|Public Liability Insurance |
- This insurance covers businesses against claims for personal injury to third parties and damage to property owned or controlled by someone else.
- Although it is not a mandatory insurance for contractors to hold, in the building and construction industry it is an important risk for businesses to insure against.
- HIA strongly recommends that builders seek evidence of and make public liability insurance a condition of engagement.
|Workers Compensation Insurance |
- Workers comp is required where the contractor is an incorporated entity (company – Pty Ltd/Ltd) OR where the contractor has its own workers (e.g. sole trader with employee/s or workers). Note: the insurance covers the employee/workers, not the individual who is sole trader.
- Where such insurance is required, your subcontractor should provide a subcontractor statement to declare they have the insurance in place and provide evidence (certificate of currency).
|Personal accident/ sickness Insurance / Income protection insurance |
- Because as a general rule self-employed contractors are not eligible for workers compensation, HIA recommends that contractors take out cover for accident and sickness through a private insurer to provide financial compensation while they are unable to work.
- To minimise the risk of injured contractors attempting to claim through workers comp, builders can make it a requirement that the contractor maintains this insurance. (Note: the fact that a contractor holds and maintains this form of insurance does not necessarily mean that the contractor would or could not be deemed your worker.)
|Contractor licence ||A licence is required:
Make sure you check:
- where residential building works are being performed by a tradespersons (works over $5000)
- for all specialist works (electrical, plumbing, gasfitting, air- conditioning, refrigeration), regardless of value.
- that the licence matches the business entity (if the business is a company or partnership, there should be a licence in the name of that business, not the individual’s (director/ partner) name).
- that the licence has not expired and covers the category of building work / trade that you are engaging the business to perform (penalties can apply to a principal/ builder who engages contactors who are unlicensed or working outside their licence scope).
|Safety Induction/ White Card |
- Anyone performing construction work must have undertaken the general construction induction training and will have been issued with a construction induction card (or white card).
- Check contractor holds card and maintain details (as evidence that you’ve met your duty).
|Safety licences (high-risk works) |
- If engaging contractors to perform works that are considered high risk, a licence may be required – these works include dogging, rigging and scaffolding, use of cranes, hoists, forklifts, and pressure equipment.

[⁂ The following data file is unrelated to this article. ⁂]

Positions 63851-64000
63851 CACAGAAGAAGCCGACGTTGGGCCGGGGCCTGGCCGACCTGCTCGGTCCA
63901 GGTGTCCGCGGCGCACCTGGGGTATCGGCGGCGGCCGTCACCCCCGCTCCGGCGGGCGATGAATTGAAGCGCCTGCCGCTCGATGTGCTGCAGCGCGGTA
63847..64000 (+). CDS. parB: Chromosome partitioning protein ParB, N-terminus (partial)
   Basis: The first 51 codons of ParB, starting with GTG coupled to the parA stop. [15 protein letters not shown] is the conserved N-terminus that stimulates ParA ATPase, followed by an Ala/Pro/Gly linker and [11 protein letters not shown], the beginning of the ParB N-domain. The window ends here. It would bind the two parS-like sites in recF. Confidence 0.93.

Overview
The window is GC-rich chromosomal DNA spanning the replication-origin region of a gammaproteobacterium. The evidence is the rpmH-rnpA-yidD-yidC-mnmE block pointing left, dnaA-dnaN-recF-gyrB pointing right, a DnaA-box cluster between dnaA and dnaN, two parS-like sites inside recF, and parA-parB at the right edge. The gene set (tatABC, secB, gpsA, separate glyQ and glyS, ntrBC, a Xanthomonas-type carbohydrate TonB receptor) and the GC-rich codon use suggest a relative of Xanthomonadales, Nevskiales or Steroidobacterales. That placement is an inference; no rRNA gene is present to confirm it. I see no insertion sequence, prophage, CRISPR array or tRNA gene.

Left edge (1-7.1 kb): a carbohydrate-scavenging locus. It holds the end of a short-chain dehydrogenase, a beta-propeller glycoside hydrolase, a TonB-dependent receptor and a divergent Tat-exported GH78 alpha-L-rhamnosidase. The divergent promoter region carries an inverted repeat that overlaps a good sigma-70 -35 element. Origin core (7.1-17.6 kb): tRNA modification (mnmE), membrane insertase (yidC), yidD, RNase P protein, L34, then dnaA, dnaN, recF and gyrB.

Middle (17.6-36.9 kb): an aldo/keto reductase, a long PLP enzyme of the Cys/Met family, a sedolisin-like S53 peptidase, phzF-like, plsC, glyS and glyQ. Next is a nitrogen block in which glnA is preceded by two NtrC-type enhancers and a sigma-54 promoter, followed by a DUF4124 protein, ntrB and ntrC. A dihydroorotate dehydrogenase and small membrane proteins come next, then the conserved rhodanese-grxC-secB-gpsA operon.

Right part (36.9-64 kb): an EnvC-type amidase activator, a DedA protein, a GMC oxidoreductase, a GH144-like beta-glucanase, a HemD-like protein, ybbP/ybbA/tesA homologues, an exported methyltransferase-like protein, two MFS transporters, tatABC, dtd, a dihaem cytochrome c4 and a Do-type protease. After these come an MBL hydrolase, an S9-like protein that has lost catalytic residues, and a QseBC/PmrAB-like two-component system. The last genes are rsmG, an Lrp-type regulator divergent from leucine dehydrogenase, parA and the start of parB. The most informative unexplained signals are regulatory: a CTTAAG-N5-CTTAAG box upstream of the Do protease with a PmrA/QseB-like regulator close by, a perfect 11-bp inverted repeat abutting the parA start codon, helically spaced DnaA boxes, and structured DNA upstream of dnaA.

- Check licences for asbestos removal and demolition (as regulated by the Work Health and Safety Act 2011).
|Safe Work Method Statements (SWMS) |
- Where high-risk construction work is being undertaken, a SWMS should be provided and kept until the end of the job.
|Written contracts |
- The use of written trade contract is an important part of the contractor risk management process. A written contract sets out key terms such as payment, insurance, processes for variations and rectification of defects.
- HIA has trade contracts available that set out the following detail:
- parties’ details
- site details
- scope of works and contract price (best to have a fixed fee for fixed result, hourly rates should be avoided, materials costs should be shown in a quote)
- terms and conditions setting out progress stages, payment terms, job completion time, variations procedures (good practice that these are authorised in writing), delays, defects periods, etc.
- terms setting out that the contractor takes responsibility for the work and has control over how it’s done (rights to sublet /delegate work).
- Statutory warranties under the Home Building Act apply to contractors – these are promises about the work (will be done with due care and skill, will comply with plans, specifications, BCA, etc.)
- If there is a breach of the warranty, can make claim against contractor (as builder, you have contract with the homeowner and would need to rectify the breach – you may seek assistance from the contractor at the time or pursue them for costs if had to remedy the breach).
|ABN, GST |
- Ensure all contractors have a valid ABN. If your contractor fails to cite a valid ABN then by law you must withhold 46.5% of the invoice and remit to the ATO.
- An ABN does not always mean that the contractor is registered for GST. If not registered, the contractor cannot charge GST and should not use a ‘tax’ invoice.
- Can check ABN and whether registered for GST by checking ABN Lookup.
|Payments (SOPA) |
- Laws exist regarding payments to contractors. By law payment terms cannot exceed 30 days.
- You should always check whether an invoice from a contractor is a payment claim under the security of payment laws (there will usually be a note on the invoice that it is a payment claim under the Building and Construction Industry Security of Payment Act 1999 – but not always. Invoices are taken to be a payment claim under this Act where the works are not residential building works).
- If a payment claim is issued, there is a formal procedure and strict timeframes in terms of responding to the claim (and giving reasons if not intend paying the amount in the claim).